FIRST FLEET

 

Frederick Garling View from Mount Eliza 1827

 

 

 

 

 

 

The 'first fleet' was hardly an inspiring sight as it sailed, one at a time, into the waters of Cockburn Sound and Gage Roads off what would become the port of Fremantle.

 

The first ship to arrive was the HMS Challenger captained by Charles Fremantle. He was sent on ahead of the ships carrying passengers to ensure that no-one else (especially those French!) was about to land and colonise the west coast. The Challenger carried a detachment of marines but did not carry any permanent settlers. (HMS Challenger was not the first choice to arrive off W.A. and stand guard. Originally HMS Tweed was ordered to proceed to Swan River but this was later changed. If Tweed had been the ship to arrive first, the port town of Fremantle would have probably been named Churchill after the Captain of HMS Tweed.)

 

Like HMS Success, Challenger was a 6th rated warship with 28 guns. She was launched on November 14th 1826 and was finally lost at sea off Chile in May 1835.

 

First sight of the W.A. coastline was made off Cape Leschenault on April 24th 1829 and the following day the ship anchored off Rottnest Island. On April 27th the ship sailed in to Cockburn Sound and a party of men and officers first stepped ashore on Garden Island on April 28th. On May 2nd Captain Fremantle finally set foot on the mainland and a proclamation was read claiming the whole west coast of New Holland for the British crown.

 

The next ship to arrive was the Parmelia (Captain J. H. Luscombe) on the 31st of May, carrying Governor Stirling and the first intrepid settlers. This ship almost came to grief when she was stranded on a shoal overnight until she was re-floated the following day. It was not an auspicious beginning.

 

During the grounding of the Parmelia, a number of women and children were off loaded. Some were taken aboard HMS Challenger and others were landed on Carnac Island where they spent 5 wet, cold and miserable days with little food and practically no shelter.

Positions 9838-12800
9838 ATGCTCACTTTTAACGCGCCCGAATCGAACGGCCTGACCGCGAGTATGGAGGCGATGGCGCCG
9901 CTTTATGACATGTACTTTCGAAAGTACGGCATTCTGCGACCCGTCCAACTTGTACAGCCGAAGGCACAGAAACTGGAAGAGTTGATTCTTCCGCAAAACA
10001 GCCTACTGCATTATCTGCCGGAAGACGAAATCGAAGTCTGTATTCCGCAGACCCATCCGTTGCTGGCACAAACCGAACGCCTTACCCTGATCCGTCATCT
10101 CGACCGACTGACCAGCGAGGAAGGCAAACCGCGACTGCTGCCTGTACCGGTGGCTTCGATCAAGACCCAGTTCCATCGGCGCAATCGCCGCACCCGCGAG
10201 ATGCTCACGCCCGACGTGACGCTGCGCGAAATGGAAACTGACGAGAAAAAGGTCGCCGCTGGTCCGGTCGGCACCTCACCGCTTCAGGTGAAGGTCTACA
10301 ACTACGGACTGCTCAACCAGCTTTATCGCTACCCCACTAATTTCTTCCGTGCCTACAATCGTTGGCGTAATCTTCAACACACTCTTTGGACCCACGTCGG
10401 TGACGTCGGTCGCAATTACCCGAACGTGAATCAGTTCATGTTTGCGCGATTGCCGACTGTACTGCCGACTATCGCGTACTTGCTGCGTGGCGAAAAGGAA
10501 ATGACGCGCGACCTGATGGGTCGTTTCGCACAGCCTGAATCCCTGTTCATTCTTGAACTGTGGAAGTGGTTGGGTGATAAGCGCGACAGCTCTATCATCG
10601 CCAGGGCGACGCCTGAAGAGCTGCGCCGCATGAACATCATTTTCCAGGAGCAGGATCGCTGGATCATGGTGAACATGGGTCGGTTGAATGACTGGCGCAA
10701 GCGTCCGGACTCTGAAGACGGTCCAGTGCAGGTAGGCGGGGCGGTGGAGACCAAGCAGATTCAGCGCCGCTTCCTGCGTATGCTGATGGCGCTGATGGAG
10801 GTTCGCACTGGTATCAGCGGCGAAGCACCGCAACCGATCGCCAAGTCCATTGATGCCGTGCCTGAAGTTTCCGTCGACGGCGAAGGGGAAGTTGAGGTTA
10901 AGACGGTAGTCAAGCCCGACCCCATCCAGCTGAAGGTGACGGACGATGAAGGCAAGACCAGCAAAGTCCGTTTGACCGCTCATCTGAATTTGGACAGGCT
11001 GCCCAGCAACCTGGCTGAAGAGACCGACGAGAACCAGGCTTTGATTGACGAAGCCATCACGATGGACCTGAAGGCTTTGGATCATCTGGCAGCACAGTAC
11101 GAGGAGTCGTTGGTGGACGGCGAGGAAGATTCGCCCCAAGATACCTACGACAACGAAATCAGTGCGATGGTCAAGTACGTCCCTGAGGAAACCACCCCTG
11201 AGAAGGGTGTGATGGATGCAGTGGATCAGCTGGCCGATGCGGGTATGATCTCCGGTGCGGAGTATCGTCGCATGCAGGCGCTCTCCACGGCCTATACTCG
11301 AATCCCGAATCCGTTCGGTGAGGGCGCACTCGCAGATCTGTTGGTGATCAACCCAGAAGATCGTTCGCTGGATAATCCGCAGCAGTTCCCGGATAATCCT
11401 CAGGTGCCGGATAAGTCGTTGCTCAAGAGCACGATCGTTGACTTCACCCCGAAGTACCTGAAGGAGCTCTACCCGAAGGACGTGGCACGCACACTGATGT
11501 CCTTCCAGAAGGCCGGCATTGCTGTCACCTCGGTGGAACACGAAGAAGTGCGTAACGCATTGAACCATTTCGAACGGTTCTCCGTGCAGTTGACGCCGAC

Following the Parmelia was the HMS Sulphur (Commander William Townsend Dance) on June 8th (some sources quote the arrival as Arriving on June 6th). This ship carried mainly troops from the 63rd Regiment for the protection of the settlers. HMS Sulphur was originally a 'bomb' - a ship carrying mortars used to coastal bombardment, but she was converted to a sloop and carried an armament of 6 x 24 pounder and 2 x 6 pounder guns. (She was originally launched on January 26th 1826.)

 

The Sulphur carried 57 (1) crew and 69 troops with 22 wives and 12 children. Sulphur was placed at the disposal of the colony and was to provide very useful service in all sorts of ways for the next 3 years.

 

With just three ships, the initial settlement of Western Australia was a very small affair compared to the settlement of the east coast when between January 18th-20th 1788 no less than 11 ships sailed into Botany Bay.

 

On June 9th, Stirling re-named Bauche Island calling it Garden Island. On June 16th a party landed at Arthur's Head and on the 18th, Lt. Governor Stirling read a proclamation declaring the founding of the new colony.

 

The ships that followed came in 'dribs and drabs' over the next few months and included:

 

Calista, St. Leonard, Marquis of Anglesea (that was wrecked on the beach after a storm), Thomson, Amity, Georgia, Lotus, Tranby, Warrior, Protector, Britania, Wanstead, Hooghly, Atwick, Governor Phillip, Euphemia, Aurelia, Orelia, Cumberland, Caroline, Admirad Gifford, Lion (or Lyon), Dragon, Gilmour (sometimes spelled Gilmore) carrying Thomas Peel and his settlers, Norfolk, Nancy, Leda and Skerne.

 

The letters sent back to England by the first immigrants were initially full of hope. They spoke of the beauty of the site of Perth and of how the climate seemed to improve their health. Some of the first letters contained some reservations about the time of year they had arrived (the start of winter):

 

'During the winter months, I think this coast is liable to much rain, with strong winds from the NNW, which may do well enough when the inhabitants are either in the interior, or under good houses - but not under canvas on the sea coast!'

 

The most pessimistic of the early letters sent back to England seemed to come from merchants who arrived with cargoes for sale in the first few months and found either no money available for their purchase or the settlers already well provisioned with 12 to 18 months stores set aside.

 

As more people arrived it became obvious that the authorities were swamped. Land could not be surveyed and allocated quickly enough, too few experienced builders and farm hands were available and many people simply gave up and went to the eastern states. Those that chose to stay were in for a tough time for many years to come.

 

Foundation Day

 

Although the Challenger arrived in late April and the Parmelia arrived at the end of May, June 1st has always been regarded as Foundation Day for Western Australia. (Perth was founded on August 12th.)

 

The Parmelia

 

The barque Parmelia was constructed in Quebec Canada in 1825 and was hired to transport the first settlers to Swan River Colony. She was later destroyed by fire while sitting in a dockyard in England.

 

(1) One of the crew was a 'widows man'. This was a fictitious crewman whose pay was put into a fund for seaman\'s widows.

 

Note: We have found conflicting dates for the arrival of the first two ships with April 25th being quoted for the Challenger and June 1st for Parmelia but we believe the information given above to be the correct version.